We continued to work on the walls of the kitchen. I do not believe that any of us will find work as brick layers back in the states, but we do what we do. Brick by brick and row by row the walls grew. After lunch we split up a bit. Some of the team continued on with the brick wall, dad started looking at some electrical work while Greg and I busted out METL. We only had 1 translator on our team, he was busy. So Greg and I decided to wing it. I setup the kit and turned on the tablets and waved a few kids over to take a look. In all of30 seconds they knew what to do and was off and running. We started with about 5 kids, then 10, then 25, then….well, I lost count. Every kid from anywhere came it to see what these tablets were about. Now, let me set this up for you. The learning center had some posters on the wall of how to say DOG in English or 1+1=2. All hand drawn. These kids were now looking at videos of addition and subtraction and calculus, they were reading about sustainable crop rotation, they were playing math based games, zooming in on maps of parts of the world they never even knew to ask about. All with no internet. All with no power. (Because you know, dad turned that off to do lights). I mean, come on, how cool is that?!?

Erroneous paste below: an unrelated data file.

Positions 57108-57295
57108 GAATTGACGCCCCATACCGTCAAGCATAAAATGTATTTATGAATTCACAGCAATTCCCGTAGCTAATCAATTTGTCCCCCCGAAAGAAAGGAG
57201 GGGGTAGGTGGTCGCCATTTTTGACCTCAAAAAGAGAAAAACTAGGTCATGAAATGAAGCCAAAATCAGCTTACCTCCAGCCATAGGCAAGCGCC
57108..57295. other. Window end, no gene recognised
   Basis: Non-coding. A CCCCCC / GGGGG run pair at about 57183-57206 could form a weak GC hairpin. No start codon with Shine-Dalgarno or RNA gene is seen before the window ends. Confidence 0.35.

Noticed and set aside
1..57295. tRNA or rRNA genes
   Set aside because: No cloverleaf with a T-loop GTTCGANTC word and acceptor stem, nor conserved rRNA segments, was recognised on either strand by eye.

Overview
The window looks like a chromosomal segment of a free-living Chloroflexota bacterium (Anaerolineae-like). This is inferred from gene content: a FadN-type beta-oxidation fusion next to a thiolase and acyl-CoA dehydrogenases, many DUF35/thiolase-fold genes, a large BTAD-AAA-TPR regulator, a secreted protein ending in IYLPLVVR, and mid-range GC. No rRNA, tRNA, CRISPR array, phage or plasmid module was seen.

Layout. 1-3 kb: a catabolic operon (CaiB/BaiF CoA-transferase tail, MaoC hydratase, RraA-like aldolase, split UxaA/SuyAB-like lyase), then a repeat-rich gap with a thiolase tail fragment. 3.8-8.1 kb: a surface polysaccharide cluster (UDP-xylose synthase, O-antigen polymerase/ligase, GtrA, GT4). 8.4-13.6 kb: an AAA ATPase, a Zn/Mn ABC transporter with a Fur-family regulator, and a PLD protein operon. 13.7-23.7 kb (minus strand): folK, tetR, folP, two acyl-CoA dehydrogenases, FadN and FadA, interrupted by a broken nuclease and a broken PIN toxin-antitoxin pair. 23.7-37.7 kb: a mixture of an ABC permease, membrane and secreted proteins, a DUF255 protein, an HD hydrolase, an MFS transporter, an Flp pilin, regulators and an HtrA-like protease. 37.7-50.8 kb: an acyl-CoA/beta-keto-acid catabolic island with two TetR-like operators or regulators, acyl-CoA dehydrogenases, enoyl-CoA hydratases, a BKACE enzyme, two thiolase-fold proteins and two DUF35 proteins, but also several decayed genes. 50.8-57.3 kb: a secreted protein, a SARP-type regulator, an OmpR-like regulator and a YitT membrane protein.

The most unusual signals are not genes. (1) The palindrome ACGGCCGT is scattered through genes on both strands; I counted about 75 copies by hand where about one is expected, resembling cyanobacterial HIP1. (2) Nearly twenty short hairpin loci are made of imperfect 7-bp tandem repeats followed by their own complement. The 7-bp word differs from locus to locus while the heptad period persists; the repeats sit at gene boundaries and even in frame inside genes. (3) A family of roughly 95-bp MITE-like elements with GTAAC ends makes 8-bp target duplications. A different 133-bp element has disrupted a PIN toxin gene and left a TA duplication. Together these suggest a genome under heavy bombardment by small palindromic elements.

The kids explored the content on these new windows on the world until it was time for class. While I could not understand a word of what was being said, I could catch the general gist of it…..They thought the METL kit was the coolest thing they ever saw. I would drop a mic if I had one, but I don’t.



After the METL blew some minds, we continued on the kitchen. To be fair I found a way to do something else while others worked a bit harder doing bricks. Ronnie and I worked to complete the new electrical circuts. 7 new lights and a new recept for the kitchen area and replace some bad fixtures. This was its own adventure in itself. So, for those that do not know much about the electricity flowing in your house, most this we use require 110 volts. Some bigger items use 220 volts. Everything here is 240 volts and no ground wire to, well, try to keep you from going up in a puff of smoke if you do something wrong. Top it off with the power already running is basically being supplied with the kind of power cords you have on your lamp, thin and flimsy. So we proceeded with extreme caution. I know enough of electricity to not kill myself and manage to do most things without calling in the pros. But this, well, voodoo magic type stuff. After some discussion and those times you turn your head and close your eyes before you flick the switch moments, it works!